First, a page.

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    Discussion in 'The main mechanical design forum' started by michaelpryor, Jul 26, 2012.

    1. Carl Cherko

      Carl Cherko Member

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      I'm not exactly sure about this, but I think if any of your engineering work can affect public safety and the device or product you are engineering will be used in the USA market, I think you still need to have the engineering certified by a PE licensed in the USA, in particular, licensed in the state where the device or product will be used. I think this would be true even if the engineering was produced by someone like yourself in the UK but the device or product is still used in the USA.
       
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    3. andysuth

      andysuth Member

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      Carl,

      The PE thing is American, in UK we are CEng or IEng (CEng is higher qualification and closer associated with academic qualifications that include a Masters in Engineering).

      There are several people on Linked In who are pushing for the protection of the title "Engineer" in UK similar to the US system, so I read with interest the post from Maniacal Engineer about how well the system is working there.

      If you are a Mechanical Design Engineer there are two organisations in UK you need to contact: Institution of Engineering Designers (IED) or Institute of Mechanical Engineers (IMechE).

      I'm a member of the IED and can highly recommend them.

      Do you need CEng in UK?
      - No. 99% of the time. Though I do recommend you get it. I always compare it to an insurance policy: you don't need that 99% of the time either, but when you do need it you are so glad it's there.

      Incidentally, if you ever do need professional indeminity insurance, CEng or IEng MASSIVELY reduce your premium as it shows oyu aren't a fly-by-night engineer operating out of your depth.

      Final Point: if you are operating in Europe there was a new title brought out about 8 years ago, European Engineer -"EurIng" that sits in front of your name.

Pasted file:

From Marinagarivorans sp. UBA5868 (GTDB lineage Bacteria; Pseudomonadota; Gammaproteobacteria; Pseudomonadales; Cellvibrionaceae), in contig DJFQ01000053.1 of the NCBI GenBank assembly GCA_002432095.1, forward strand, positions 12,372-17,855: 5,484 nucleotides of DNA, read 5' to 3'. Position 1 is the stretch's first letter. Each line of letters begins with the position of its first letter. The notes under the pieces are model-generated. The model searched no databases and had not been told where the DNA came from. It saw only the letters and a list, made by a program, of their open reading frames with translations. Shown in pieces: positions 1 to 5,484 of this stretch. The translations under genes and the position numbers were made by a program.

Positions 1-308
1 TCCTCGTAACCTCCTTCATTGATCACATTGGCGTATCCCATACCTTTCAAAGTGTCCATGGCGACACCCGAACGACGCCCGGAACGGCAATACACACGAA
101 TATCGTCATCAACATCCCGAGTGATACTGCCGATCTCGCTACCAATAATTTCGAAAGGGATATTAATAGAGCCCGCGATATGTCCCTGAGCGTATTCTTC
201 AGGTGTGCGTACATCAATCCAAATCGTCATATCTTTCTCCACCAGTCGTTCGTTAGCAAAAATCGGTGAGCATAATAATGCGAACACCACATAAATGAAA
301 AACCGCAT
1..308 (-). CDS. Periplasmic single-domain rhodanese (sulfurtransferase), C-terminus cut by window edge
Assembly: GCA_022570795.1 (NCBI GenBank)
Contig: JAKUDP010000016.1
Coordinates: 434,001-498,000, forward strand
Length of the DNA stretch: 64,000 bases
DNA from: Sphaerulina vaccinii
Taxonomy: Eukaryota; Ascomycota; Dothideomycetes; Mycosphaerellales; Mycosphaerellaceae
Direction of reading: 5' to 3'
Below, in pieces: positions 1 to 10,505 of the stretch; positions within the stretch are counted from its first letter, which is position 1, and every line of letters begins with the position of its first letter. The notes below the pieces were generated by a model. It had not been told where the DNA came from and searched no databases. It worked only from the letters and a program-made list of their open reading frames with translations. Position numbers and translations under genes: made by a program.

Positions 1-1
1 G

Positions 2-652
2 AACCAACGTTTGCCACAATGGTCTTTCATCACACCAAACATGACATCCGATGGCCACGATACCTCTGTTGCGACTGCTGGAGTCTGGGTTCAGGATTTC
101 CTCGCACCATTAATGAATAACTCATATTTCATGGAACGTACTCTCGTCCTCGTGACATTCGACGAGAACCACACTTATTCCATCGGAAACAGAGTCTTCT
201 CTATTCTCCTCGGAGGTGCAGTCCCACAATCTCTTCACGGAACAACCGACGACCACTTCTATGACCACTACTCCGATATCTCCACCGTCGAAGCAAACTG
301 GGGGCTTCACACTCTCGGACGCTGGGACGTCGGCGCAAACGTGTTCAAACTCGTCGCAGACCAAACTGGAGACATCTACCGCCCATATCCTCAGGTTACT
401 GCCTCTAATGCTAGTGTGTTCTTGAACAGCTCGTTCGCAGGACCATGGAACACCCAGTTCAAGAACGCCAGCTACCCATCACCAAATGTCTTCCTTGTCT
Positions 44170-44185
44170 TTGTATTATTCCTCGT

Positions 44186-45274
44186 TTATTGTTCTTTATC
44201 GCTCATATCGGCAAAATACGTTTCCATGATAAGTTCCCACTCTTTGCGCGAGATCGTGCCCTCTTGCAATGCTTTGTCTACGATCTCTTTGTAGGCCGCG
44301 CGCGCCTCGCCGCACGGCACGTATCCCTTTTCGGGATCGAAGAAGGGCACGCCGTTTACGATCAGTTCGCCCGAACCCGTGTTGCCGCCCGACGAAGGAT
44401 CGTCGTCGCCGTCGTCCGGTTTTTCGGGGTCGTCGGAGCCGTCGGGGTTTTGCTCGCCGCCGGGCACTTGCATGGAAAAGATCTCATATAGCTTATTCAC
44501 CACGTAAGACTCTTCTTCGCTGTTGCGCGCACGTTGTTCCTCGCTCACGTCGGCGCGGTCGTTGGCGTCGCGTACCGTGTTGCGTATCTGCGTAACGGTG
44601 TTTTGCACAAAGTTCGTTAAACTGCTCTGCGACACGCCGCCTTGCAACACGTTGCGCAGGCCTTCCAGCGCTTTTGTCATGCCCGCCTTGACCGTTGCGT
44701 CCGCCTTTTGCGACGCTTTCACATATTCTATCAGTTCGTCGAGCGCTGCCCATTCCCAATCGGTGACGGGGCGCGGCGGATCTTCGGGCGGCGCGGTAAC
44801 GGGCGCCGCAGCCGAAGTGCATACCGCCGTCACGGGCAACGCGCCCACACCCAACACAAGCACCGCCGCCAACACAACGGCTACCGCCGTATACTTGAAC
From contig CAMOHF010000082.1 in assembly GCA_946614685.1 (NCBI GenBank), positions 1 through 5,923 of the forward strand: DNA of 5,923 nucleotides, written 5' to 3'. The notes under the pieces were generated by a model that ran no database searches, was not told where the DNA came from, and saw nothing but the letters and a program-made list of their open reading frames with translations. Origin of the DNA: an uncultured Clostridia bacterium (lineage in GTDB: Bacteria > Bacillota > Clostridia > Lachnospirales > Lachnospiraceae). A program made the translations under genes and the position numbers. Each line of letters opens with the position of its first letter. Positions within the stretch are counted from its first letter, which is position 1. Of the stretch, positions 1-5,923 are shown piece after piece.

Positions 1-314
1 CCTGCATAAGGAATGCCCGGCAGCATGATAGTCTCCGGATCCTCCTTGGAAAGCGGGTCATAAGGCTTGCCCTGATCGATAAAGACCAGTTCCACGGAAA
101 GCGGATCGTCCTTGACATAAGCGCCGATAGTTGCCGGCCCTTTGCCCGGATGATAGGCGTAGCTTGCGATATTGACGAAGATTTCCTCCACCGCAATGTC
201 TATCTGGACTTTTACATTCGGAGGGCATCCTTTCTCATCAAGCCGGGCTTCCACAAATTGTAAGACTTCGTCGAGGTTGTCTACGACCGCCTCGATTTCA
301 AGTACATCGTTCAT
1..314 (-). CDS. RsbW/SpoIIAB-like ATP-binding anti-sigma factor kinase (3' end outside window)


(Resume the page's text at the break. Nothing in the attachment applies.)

I never use my EurIng title, exept on business cards and "Hammer down" emails.

      Let me know if you need more info on the above.

      -Andy Southern,
      CEng MIED ACGI
       
    4. AndrewNew

      AndrewNew Well-Known Member

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      There is no protection of the use of the word "engineer" in the UK. However, you may only call yourself a "Chartered Engineer" (CEng) or "Incorporated Engineer" (IEng) in the UK if you are registered and accredited by one of the professional bodies like the Institution of Mechanical Engineers or Institution of Engineering and Technology. Some employers/clients in certain sectors (public sector in particular) might require you to be chartered, depending on the work you are doing, but it's not common in my experience. I have rarely been asked to produce any evidence of competence at all, although more and more often these days I'm asked if I carry professional indemnity insurance. I defer to more informed opinions for other jurisdictions, but I suspect that the approach for consumer devices or products (as opposed to one-off pieces of engineering or industrial components) in most countries is that the authorities don't really care who designed and made it, as long as it is demonstrably safe (in reality if it passes a set of standard tests, which is probably not quite the same thing). Assuming that "designed by a rubber-stamped engineer" is equivalent to "functional and safe" is a pretty risky approach, but sometimes I guess it's the best that can be done.
       
    5. Carl Cherko

      Carl Cherko Member

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      I kind of agree that the term "engineer" sometimes does get overused and abused. However, I have met many individuals that call themselves "engineers" that are highly qualified and competent regarding their engineering field. So, discounting someone who goes by the title of "engineer" but does not have an extensive engineering education or certification is not always valid. As an example, I worked for a chief mechanical engineering manager for a machine tool company many years ago in Cleveland, Ohio, USA. He managed a mechanical design engineering department with about 20 individuals and showed himself to be highly competent and experienced regarding machine tool design and manufacturing. Years later, I got a job as an engineering manager at a machine tool company (not the same company) and this past chief mechanical engineering manager interviewed with me for an engineering job I was offering. I was very surprised to learn from his resume (or CV is you like to call it that) that he had no formal engineering school education or degree beyond completing drafting school. All of his knowledge and experience regarding mechanical engineering was obtained on the job over his career and he rose far enough in his career to become an engineering departmental manager. So, in the end, don't place too much weight on fancy engineering titles and certifications and restrict who should have one and who should not have one. It's your own competence and experience that counts in the end, not some fancy title such as "P.E." after your name here in the USA, or even "PhD" after your name to show you completed several years at a university. I've met many engineering professionals with a certification or an advanced degree that really did not show they know what they were doing regarding their engineering work.